Yet Another Respiratory Infection of course!

Minor, thankfully, as I went in to see my GP straight away.

By straight away -- I mean the day after I started feeling ill. I've had two bouts of bronchitis since January, which all developed in the span of 2-3 days. Not having a spleen means I catch more things, and apparently they run amock faster too!

Happily my GP is the same amazing doctor that stuck by us during our cancer journey, and the staff always help me get in quickly. They know at this point how fast things can go where my health is concerned.  I'm currently on more antibiotics, and pushing on ahead. 

I have my next appointment with Dr. J on the 10th to discuss the MRI results. I hate having to wait a couple of weeks, as I sit on pins and needles and I'm pretty sure Chris does too.  I'm a little calmer this time around, as I'm -hopefully- getting good news : If my scan is still clear ( as it has been) then I will get to go onto the yearly MRI as opposed to the 6 months ones!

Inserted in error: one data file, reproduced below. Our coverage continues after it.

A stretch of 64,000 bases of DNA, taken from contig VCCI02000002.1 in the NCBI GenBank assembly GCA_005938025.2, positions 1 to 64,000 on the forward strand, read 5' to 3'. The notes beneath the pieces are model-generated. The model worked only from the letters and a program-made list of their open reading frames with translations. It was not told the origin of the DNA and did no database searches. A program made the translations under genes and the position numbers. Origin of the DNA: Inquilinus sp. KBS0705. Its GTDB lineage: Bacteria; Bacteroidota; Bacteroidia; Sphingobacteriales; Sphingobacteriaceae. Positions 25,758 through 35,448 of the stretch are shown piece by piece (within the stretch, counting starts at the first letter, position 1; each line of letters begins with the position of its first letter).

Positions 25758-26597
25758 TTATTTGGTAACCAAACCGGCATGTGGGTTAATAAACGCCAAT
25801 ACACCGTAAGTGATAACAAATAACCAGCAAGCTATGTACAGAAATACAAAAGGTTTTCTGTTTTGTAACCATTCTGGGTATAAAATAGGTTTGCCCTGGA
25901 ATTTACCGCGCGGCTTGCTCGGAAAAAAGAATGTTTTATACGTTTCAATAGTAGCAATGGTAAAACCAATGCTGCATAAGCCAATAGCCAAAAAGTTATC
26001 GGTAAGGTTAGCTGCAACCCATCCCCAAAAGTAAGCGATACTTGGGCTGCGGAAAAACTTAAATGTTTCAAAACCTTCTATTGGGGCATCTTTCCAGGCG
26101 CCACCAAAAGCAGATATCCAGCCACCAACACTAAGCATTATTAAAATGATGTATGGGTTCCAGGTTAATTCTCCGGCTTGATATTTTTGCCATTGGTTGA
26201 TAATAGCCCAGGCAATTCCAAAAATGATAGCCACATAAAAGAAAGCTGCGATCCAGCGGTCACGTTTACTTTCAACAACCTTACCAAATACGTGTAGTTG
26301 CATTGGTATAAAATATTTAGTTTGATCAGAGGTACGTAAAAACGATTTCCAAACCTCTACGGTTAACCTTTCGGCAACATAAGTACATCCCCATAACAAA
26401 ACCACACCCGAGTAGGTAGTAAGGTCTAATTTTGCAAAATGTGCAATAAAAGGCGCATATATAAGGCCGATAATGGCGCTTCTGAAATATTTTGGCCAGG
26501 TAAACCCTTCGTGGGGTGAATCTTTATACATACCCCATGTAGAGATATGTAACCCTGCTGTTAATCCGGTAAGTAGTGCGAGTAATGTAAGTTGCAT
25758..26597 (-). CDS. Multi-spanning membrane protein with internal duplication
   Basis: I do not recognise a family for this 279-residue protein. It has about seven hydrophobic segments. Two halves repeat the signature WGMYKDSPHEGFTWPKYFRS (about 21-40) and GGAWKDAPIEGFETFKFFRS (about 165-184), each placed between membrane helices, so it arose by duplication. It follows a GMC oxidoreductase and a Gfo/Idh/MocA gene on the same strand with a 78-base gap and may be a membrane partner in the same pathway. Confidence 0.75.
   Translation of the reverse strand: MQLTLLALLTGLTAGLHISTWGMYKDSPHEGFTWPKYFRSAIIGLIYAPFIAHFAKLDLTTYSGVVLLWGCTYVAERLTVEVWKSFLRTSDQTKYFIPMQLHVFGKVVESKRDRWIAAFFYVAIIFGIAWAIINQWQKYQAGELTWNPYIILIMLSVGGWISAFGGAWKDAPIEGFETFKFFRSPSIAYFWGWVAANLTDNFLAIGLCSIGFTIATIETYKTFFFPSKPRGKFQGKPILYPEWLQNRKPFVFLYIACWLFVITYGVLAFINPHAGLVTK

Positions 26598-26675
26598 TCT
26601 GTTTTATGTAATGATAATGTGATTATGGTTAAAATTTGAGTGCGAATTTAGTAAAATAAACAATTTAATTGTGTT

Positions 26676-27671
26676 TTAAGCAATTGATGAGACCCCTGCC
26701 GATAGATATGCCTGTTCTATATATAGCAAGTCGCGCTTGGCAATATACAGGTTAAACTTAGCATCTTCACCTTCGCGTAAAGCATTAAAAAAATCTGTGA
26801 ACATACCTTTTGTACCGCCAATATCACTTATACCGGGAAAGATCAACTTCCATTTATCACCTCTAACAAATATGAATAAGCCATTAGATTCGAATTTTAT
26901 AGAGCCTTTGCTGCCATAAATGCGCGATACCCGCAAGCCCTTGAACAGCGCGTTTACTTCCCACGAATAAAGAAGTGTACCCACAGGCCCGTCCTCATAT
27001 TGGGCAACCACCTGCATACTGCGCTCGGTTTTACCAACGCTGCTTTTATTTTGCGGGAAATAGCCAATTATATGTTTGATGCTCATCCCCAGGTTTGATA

There may also be some exciting  news about "Bellybuttonless" soon, and I will post once I can share them. I don't want to get my hopes up, but it could be an opportunity to make it more readily available to a wider audience. Really looking forward to that possibility. :)

Spring is just around the corner, and I can't wait.

Wednesday, 26 March 2014

MRI Coming up... and Relay for Life

The day after tomorrow I have my next MRI.  If its clean ( like the others have been) then I get to go onto the yearly ones, rather than every 6 months.